In War And Pieces by Sodom

Sodom In War And Pieces

01. In War And Pieces
02. Hellfire
03. Through Toxic Veins
04. Nothing Counts More Than Blood
05. Storm Raging Up
06. Feigned Death Throes
07. Soul Contraband
08. God Bless You
09. The Art Of Killing Poetry
10. Knarrenheinz
11. Beyond Eleventh Hour

Release date : November 2010

Reviewed by Mark Fisher


Sodom is one of those bands that command respect. They are veterans of the thrash metal wars and over the last three decades they have hardly made any mistakes. While most of their contemporaries sold-out or became “progressive”, Sodom stayed the course, getting heavier and heavier each time they released a new album. In War And Pieces is a mighty example of just that, a ferocious beast of an album that once again declares Sodom one of the premier thrash bands on the planet.

The title track opens the album in a heavy-handed way, grinding and thrashing its way through battle-torn lands, both lyrically and musically. I was a bit taken back at first by Angelripper’s voice as a matter of fact. It’s not that he sounds “different” per se, it’s more that he really lets loose on this album and this song is likely his most powerful moment. The marching “Hellfire” and the unrelenting “Through Toxic Veins” are up next and ably continue the amped up feeling the title track unleashed. “Nothing Counts More Than Blood” slows the pace down just a bit and features some excellent soloing, reminding the listener that Sodom has more to offer than simple speed and heavy breakdowns.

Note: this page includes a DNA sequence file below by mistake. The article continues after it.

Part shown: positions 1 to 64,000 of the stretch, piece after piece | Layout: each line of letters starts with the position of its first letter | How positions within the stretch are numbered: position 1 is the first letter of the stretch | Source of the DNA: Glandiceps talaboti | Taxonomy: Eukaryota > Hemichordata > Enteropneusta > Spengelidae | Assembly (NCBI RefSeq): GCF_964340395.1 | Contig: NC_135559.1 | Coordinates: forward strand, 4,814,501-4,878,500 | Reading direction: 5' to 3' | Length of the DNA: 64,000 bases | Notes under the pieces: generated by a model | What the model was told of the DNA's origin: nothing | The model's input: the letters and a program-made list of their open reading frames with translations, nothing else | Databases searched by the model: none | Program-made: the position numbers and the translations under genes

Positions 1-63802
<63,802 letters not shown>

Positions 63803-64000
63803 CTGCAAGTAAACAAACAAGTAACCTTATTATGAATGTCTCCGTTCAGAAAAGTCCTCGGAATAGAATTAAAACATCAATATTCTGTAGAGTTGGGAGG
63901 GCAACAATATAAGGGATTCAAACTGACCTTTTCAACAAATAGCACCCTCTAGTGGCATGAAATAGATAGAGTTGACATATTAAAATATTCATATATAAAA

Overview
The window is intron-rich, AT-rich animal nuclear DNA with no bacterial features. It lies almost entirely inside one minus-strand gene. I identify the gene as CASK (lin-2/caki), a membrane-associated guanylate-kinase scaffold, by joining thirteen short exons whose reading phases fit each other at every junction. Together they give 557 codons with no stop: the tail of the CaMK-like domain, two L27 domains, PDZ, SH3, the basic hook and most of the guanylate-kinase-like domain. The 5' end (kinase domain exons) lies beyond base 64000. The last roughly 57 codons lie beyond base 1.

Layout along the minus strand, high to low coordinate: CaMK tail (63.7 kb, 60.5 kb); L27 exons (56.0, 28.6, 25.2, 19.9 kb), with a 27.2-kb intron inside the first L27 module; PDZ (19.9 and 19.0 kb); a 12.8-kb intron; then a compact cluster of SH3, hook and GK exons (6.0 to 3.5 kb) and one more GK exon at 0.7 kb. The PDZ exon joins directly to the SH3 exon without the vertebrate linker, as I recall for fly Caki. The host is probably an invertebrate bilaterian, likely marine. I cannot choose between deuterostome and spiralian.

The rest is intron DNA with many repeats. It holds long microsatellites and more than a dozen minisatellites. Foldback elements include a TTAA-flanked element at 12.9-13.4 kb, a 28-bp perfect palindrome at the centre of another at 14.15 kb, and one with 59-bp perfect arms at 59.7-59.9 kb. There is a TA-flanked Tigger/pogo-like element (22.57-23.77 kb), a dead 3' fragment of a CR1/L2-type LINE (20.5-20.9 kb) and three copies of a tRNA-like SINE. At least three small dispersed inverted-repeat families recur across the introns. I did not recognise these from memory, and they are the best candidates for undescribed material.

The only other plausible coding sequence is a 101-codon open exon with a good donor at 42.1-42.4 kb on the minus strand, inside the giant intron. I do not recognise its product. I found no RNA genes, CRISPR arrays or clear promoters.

The album stumbles a little bit in the middle, particularly with the weak “Soul Contraband”, which never gels at all for some reason. “Feigned Death Throes” is an attempt at reaching into more extreme territory and Sodom fall short of pulling it off to be honest. It just sounds like they are trying way too hard with the back-infused vocals and the bass breakdown. “Knarrenheinz” is another disjointed piece that just doesn’t seem up to par with the rest of the album. “God Bless You” and “The Art Of Killing Poetry” rescue the second half quite well though, almost making up for the ill-fated experimentation earlier.

Overall this is a heavy as stink release from Sodom. While, admittedly, they sometimes try to get too heavy for their own good (I love them but they aren’t teenagers anymore), the fact that they continue to get heavier is amazing in and of itself. In War And Pieces could make any Slayer fan forget all about them in short order. If you’ve never heard Sodom then this is a good place to start. If you have been following them all along, you’ll be well-pleased with their latest work as well. In War And Pieces is energetic, aggressive, and destructive – just the way their fans like it.